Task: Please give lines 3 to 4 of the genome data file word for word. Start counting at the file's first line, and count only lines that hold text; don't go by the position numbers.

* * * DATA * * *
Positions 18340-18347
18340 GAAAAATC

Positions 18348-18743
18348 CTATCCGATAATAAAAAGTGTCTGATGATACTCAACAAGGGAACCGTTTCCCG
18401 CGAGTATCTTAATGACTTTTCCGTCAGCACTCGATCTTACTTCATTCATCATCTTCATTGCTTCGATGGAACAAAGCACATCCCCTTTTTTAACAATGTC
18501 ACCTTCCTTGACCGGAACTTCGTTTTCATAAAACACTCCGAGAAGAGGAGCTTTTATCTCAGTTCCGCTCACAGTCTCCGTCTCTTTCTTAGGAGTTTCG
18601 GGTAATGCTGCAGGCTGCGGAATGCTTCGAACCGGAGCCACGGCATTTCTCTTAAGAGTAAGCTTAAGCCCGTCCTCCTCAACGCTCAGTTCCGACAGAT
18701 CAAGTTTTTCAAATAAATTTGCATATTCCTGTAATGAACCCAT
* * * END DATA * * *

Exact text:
Positions 18348-18743
18348 CTATCCGATAATAAAAAGTGTCTGATGATACTCAACAAGGGAACCGTTTCCCG